Veronika Holcová

Veronika Holcová

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The Soul of Prague. On the Paintings of Veronika Holcová

Veronika Holcová’s paintings bring together and connect opposites – palpitating colour surfaces are juxtaposed with hidden figural motifs, the hollows of caves with columns of rock, the fire of the imagination with the framework of rationality.

A typical feature of her practice is that these opposites mutually enhance each other. Surfaces of ungraspable emotion expressed through the scintillation of colours are only given depth by the details present in the paintings (a figure, a flower, a geometrical shape). Veronika’s antitheses are in fact opposite poles connected by a pulsating electrical charge.

The moment we focus our attention on the figures inconspicuously present in the paintings we are transported to a world of fairytales and legends. And as tends to be the case with convincing narratives, they are likely to trigger associations with our own lives. Even though we are unable to pin down exactly what the stories in Veronika Holcová’s paintings are about, they are unsettlingly familiar. They appeal to us with the urgency of a prophecy whose interpretation is unclear, however. At the same time they have a starting point, a storyline of dramatic narrative, and multiple conclusions. It is worth noting that the figures depicted are usually heading somewhere.

If we concentrate on the natural elements in the paintings, a different dramatic structure emerges. All those caves, tree trunks and water surfaces are almost anatomical. Their vastness is perhaps a reflection of the human body explored by a sensitive mind. Besides physical anatomy they, also express a psychological anatomy, however – the depths of fear and apprehension, the mountainous heights of desires. And again the two are interconnected: the waterfall hollows out a basin, the hollow swallows the waterfall.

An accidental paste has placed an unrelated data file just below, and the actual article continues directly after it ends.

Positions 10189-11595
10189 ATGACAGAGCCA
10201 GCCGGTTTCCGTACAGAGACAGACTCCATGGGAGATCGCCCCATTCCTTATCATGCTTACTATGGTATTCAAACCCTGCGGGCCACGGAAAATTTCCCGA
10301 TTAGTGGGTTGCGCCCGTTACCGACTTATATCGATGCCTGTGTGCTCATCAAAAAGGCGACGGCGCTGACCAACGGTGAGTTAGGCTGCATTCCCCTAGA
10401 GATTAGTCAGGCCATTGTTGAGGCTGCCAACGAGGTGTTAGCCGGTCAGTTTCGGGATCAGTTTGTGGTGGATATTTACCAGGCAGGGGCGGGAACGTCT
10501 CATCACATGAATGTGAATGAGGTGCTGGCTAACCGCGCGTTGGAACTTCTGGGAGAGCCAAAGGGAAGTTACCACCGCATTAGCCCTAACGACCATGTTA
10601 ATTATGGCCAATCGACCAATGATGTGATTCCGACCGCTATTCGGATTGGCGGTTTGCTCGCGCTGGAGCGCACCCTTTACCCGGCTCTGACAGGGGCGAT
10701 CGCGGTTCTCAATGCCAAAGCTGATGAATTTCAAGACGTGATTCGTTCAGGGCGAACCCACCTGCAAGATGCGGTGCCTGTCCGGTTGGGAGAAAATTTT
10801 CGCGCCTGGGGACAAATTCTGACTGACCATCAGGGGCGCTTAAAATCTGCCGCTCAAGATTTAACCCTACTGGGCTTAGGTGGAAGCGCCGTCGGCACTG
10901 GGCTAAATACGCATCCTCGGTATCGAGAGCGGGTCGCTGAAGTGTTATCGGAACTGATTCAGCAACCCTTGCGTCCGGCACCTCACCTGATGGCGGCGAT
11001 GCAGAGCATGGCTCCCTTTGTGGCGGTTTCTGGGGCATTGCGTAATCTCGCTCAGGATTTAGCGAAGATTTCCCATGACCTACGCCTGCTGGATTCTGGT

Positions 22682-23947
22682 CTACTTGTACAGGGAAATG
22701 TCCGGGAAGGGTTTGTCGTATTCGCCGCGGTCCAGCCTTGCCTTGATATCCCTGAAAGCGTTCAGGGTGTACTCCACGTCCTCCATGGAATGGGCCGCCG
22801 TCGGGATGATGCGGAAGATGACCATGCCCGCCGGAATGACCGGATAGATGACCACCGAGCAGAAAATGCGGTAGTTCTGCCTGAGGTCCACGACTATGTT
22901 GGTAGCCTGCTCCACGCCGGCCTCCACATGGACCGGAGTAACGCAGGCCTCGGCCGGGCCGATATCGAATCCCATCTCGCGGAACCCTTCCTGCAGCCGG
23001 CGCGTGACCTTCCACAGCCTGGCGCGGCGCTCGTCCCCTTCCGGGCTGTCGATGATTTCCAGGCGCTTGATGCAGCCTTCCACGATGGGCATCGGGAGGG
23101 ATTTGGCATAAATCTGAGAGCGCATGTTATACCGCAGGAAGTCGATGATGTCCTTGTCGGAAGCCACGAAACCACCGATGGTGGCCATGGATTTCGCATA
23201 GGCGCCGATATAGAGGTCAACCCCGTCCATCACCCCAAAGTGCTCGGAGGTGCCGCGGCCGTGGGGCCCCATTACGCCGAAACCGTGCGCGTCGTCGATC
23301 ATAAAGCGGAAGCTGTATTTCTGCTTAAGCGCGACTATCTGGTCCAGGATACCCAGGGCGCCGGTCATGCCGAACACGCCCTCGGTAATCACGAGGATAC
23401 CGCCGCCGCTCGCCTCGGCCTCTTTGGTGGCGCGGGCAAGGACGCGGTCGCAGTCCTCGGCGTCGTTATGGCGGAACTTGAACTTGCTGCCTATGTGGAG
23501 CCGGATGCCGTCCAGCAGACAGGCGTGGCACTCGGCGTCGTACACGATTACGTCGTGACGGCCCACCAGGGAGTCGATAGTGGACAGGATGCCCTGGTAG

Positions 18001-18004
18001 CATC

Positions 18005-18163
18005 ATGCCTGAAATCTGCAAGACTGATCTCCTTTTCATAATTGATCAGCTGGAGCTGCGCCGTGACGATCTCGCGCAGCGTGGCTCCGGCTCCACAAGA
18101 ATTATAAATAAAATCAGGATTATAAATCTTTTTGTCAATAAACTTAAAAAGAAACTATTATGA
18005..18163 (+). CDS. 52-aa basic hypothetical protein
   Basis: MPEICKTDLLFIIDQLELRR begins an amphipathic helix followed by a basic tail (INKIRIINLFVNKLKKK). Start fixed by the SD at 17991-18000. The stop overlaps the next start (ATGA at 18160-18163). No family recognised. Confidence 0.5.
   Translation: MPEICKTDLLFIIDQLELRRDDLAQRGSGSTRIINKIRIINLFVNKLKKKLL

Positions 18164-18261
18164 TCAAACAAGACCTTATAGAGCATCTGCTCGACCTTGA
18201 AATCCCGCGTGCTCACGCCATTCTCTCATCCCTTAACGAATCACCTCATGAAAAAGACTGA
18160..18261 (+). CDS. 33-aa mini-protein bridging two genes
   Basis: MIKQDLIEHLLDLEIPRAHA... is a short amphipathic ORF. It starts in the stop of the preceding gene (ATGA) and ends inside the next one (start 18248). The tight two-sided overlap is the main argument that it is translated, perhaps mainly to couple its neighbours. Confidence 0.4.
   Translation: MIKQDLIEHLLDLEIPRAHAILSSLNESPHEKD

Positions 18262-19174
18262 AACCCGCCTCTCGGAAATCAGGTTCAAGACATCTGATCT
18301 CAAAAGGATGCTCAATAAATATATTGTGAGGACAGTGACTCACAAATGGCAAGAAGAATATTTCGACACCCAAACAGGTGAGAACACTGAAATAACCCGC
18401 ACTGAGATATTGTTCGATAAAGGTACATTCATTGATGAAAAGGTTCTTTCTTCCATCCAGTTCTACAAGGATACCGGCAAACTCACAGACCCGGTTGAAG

Veronika’s paintings do not always represent particular entities: some of them include distinct white surfaces. They signify open possibilities, invitations to dream, reminding us of the starting point of the painting – emptiness. From there the viewer progresses to the inner core of the work through something like a tunnel, traversing several illusory stages one after another, the more remote one always serving as a backdrop for the one that is closer.

Although contemporary in their very essence, Veronika Holcová’s paintings are deeply rooted in painting tradition. The backgrounds sometimes give the impression of having been prepared for traditional, renaissance or romantic paintings. It’s as if a landscape painter had popped out for a moment after preparing the base for his painting and then an avant–garde painter had taken over, his head full of motifs taken from the coloured splodges produced as part of the Rorschach inkblot test.

All the paintings have one key element in common. They are directly connected to, and build on, Prague surrealism, seeking dreams in the blotches staining the walls of the city’s buildings. In a highly individual way, Veronika’s artistic practice is linked to Prague as a spiritual city whose essence is transformed into works of art. After all, she is part of Czech art tradition of the 20th century, consisting of figures such as Josef Šíma, Toyen and Vladimír Boudník. Besides being informed in this manner, however, the power of Veronika’s paintings lies in the depth to which they can transport the viewer. It’s a vertiginous depth, but one that brings the viewer satisfaction. As with fairytales, the viewer senses that the story that has captured his or her imagination will not lead into emptiness.

The volatile landscape transforms into geometrical figures. Erupted lava becomes unbreakable ice, providing a surface to slide on. Stains and splodges become patterns. Despite their equivocal mystery, however, Veronika’s paintings remain reliable, and this is an essential characteristic of her practice. They bid viewers to grope around in the dark, unsettling and pleasing them at one and the same time. Despite all the chaos, there is order in the paintings, dissonance is juxtaposed with harmony, the individual with the community. The correlation between them provides an opportunity to create balance and equilibrium. As a result, the magic of Veronika’s painting practice is that it is salutary, imbued with the potential to heal.

Marek Toman